When our collie, Buckaroo, was four months old, he began barking at his reflection in our glass patio door every evening, doing his best to alert us to this unknown, bold little pup outside. Of course, the reflected dog didn’t back away, so Buck lunged at him and scratched the door jamb – actions that did get our attention. We would pull him away, laughing, and tell him he was wrong – a dog wasn’t on our deck. Buck studied our faces with a perplexed expression. Anyone could see the dog was still there. Why didn’t we chase it away? Sometimes, we opened the door to show him he was mistaken. Of course, as soon as we closed it, the strange dog reappeared. The reflected dog also had the irritating habit of mirroring all of Buck’s actions. In other situations with new dogs, Buck would have made a series of welcoming gestures, perhaps wagging his tail, rolling his eyes and making deep play bows. We never saw him make a single attempt to befriend this ‘Now I’m here; now I’m not’ canine. He tried only to make him go away.
At some point, when he was a few months older, Buck ceased being interested in his reflection. Undoubtedly, he still saw the dog, but finally accepted that it wasn’t going to leave. Apparently, he decided that it wasn’t going to try to come into the house either, so he didn’t need to bark and scratch. Perhaps Buck had concluded it was simply better to ignore this apparition. That’s our best guess because, of course, we don’t actually know what he thought about his mirror-twin – we can make only hunches based on his behaviour.
Many animals behave in a similar manner the first time they see themselves in a mirror. Some cat owners have videoed their pets leaping away in wide-eyed alarm, even doing back flips, after spotting their reflections. Monkeys, chimpanzees and many species of birds all initially interpret their mirror image as a stranger, and respond by attacking or threatening it. Even human children under the age of two don’t initially recognise their reflections; like most other species, they react as if seeing another child, one who seems bent on playing a novel form of hide-and-seek. But, at least for most children raised in Western societies, something changes at about age two, and they begin to understand that they are looking at themselves. (It helps that their parents likely often hold them in front of mirrors, playfully asking: ‘Who is that? … That’s you!’) At this age, neuropsychologists say that the structure and function of children’s prefrontal cortex also begins to mature, and they begin to perceive the ‘self’ as a separate being. Two-year-old toddlers also begin to use personal pronouns, play self-consciously, and smile when they succeed at solving challenging tasks – all signs that they are becoming self-aware.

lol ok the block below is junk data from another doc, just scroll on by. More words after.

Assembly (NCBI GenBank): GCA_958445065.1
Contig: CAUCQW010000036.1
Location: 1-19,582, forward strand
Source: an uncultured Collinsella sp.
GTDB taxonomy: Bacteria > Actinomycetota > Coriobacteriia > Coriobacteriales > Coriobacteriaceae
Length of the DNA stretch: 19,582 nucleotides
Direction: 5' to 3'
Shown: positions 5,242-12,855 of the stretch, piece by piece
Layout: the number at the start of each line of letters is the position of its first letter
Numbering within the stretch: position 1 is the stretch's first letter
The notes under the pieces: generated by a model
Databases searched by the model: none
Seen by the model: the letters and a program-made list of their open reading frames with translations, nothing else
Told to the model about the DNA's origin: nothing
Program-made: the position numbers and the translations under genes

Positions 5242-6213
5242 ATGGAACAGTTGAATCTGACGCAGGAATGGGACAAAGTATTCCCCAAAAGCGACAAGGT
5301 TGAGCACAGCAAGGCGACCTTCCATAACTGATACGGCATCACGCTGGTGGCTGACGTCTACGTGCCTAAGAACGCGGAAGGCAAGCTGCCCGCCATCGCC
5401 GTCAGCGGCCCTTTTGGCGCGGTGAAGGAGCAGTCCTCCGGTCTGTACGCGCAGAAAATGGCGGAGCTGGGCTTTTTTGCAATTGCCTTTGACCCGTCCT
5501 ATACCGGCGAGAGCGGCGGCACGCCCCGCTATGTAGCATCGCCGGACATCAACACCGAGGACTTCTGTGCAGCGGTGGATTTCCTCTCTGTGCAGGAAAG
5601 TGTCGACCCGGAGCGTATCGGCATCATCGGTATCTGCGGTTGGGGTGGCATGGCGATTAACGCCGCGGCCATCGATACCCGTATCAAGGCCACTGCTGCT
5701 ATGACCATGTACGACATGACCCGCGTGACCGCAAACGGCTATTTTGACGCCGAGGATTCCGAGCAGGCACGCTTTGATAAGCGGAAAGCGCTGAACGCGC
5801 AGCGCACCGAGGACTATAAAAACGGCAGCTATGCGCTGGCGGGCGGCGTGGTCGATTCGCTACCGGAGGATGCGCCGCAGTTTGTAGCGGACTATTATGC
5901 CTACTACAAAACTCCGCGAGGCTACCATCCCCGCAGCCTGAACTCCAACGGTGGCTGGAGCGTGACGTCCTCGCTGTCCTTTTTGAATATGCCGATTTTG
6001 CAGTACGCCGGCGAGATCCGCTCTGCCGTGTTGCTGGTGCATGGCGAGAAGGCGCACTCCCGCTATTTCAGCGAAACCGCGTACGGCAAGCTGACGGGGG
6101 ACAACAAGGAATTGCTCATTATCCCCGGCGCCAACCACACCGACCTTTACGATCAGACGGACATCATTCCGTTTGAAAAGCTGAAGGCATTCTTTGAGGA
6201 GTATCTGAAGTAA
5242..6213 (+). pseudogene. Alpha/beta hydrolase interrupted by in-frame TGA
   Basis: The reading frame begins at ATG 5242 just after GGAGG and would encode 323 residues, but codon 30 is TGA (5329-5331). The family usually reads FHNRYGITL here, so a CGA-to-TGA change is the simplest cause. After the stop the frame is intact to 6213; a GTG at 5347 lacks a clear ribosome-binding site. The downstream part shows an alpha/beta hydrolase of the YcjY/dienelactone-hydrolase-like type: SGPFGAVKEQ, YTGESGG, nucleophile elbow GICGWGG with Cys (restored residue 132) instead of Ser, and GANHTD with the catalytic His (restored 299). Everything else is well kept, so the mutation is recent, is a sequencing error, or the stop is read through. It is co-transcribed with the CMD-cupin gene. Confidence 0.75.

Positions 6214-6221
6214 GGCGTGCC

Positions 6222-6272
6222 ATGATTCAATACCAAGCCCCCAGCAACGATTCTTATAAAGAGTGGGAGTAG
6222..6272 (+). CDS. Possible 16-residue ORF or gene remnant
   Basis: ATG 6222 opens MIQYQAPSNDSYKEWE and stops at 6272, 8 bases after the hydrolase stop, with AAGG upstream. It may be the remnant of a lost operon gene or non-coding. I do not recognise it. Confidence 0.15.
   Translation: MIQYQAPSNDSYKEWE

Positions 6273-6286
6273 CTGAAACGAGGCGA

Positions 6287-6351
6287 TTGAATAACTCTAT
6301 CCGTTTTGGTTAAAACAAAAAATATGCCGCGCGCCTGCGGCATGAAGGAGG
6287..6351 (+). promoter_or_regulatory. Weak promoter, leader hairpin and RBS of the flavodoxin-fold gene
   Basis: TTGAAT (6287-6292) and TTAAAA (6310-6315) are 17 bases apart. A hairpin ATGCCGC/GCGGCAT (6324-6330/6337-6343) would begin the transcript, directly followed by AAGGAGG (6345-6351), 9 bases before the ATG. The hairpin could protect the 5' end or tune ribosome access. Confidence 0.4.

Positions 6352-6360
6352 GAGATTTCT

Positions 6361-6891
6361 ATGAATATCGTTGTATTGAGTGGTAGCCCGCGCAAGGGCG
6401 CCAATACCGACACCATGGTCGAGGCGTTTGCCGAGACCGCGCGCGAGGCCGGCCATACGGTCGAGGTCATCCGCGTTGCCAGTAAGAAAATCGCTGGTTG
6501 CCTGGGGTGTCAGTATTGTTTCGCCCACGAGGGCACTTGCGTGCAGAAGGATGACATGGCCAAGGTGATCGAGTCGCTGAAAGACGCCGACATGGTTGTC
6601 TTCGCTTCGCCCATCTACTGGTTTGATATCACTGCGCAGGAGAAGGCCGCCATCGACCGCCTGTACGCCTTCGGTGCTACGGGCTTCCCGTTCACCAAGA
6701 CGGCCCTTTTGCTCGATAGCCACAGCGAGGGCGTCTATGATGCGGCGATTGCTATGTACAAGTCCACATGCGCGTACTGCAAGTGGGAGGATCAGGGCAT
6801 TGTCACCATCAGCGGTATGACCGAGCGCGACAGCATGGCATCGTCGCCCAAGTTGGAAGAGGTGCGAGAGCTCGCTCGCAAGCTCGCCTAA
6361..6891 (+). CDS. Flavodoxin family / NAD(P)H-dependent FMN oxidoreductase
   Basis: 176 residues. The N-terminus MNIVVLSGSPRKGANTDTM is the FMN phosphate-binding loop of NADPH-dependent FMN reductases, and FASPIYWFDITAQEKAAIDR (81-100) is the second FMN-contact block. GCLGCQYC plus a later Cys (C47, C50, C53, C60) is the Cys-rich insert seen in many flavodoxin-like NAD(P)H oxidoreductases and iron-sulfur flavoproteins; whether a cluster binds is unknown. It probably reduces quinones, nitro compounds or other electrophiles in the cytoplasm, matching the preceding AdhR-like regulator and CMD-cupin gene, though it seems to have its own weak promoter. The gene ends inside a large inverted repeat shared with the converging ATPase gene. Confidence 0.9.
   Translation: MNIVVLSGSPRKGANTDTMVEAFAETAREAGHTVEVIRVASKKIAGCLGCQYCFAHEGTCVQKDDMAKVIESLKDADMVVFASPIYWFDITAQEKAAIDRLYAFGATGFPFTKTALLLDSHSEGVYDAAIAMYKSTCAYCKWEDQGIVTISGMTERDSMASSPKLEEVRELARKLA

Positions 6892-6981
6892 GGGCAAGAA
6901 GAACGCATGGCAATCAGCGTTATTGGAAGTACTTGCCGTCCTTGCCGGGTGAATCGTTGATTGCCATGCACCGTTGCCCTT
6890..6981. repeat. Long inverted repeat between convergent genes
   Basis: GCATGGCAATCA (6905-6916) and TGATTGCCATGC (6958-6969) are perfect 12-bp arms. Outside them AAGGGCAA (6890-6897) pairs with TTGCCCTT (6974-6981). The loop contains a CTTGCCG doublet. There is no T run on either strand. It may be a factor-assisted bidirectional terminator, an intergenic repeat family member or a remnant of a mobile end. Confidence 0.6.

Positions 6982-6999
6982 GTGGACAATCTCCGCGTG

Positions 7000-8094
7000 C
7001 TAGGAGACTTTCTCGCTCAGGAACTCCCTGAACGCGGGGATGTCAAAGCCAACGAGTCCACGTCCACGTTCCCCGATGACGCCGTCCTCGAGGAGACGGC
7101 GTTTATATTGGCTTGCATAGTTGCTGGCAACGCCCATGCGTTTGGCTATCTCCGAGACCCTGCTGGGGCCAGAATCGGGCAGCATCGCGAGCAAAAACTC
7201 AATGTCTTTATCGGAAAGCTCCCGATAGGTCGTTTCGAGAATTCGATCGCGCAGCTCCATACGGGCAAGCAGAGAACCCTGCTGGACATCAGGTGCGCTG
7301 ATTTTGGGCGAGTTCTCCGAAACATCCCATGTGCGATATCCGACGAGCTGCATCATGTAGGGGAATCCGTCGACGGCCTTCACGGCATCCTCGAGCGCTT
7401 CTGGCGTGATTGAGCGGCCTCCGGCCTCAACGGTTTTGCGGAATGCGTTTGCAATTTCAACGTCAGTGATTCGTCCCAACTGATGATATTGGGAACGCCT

Although scientists don’t yet know where self-awareness resides in the brain or how firing neurons give rise to an ‘I’, they do agree that it is essential to our mental complexity and to becoming empathetic. It’s the mental feeling of being an ‘I’, a separate individual with a running narrative of all you’re doing, have done and will do in the future. Self-awareness also enables humans to model mentally the minds of others, a skill that’s key to a range of social strategies from sympathy to deception.
Self-awareness is not, however, the same as being conscious – which is commonly defined as being aware of one’s body and surrounding environment, a mental trait many animals share with us. Indeed in 2012, a prominent international group of neuroscientists, ethologists and psychologists issued what’s been called ‘The Cambridge Declaration on Consciousness’. It asserted that
Convergent evidence indicates that nonhuman animals have the neuroanatomical, neurochemical and neurophysiological substrates of conscious states along with the capacity to exhibit intentional behaviours. Consequently, the weight of evidence indicates that humans are not unique in possessing the neurological substrates that generate consciousness. Nonhuman animals, including all mammals and birds, and many other creatures, including octopuses, also possess these neurological substrates.
But being conscious of one’s body does not mean that an animal also has a capacity for introspection – a key part of being self-aware. While consciousness is being aware of one’s body, self-awareness takes the sensation one step further – you recognise that you are aware of your awareness.
Surely other animals possess this sensation and are socially adept? Many seem to go about their lives with a sense of purpose; it’s difficult to imagine they don’t have a mental image of themselves as they engage in life. Isn’t there ‘anyone inside’?, fretted the late Vincent Dethier, a psychologist at the University of Pennsylvania who spent 18 years attempting (and failing) to show that blowflies could remember. He knew that most people regarded the tiny flies only as ‘little machines in a deep sleep’, but his years of observing their ‘mute performances’ and ‘staring eyes’ through his microscope made him think the flies might have some sense of themselves – a feeling most of us have about our pet dogs and cats, too.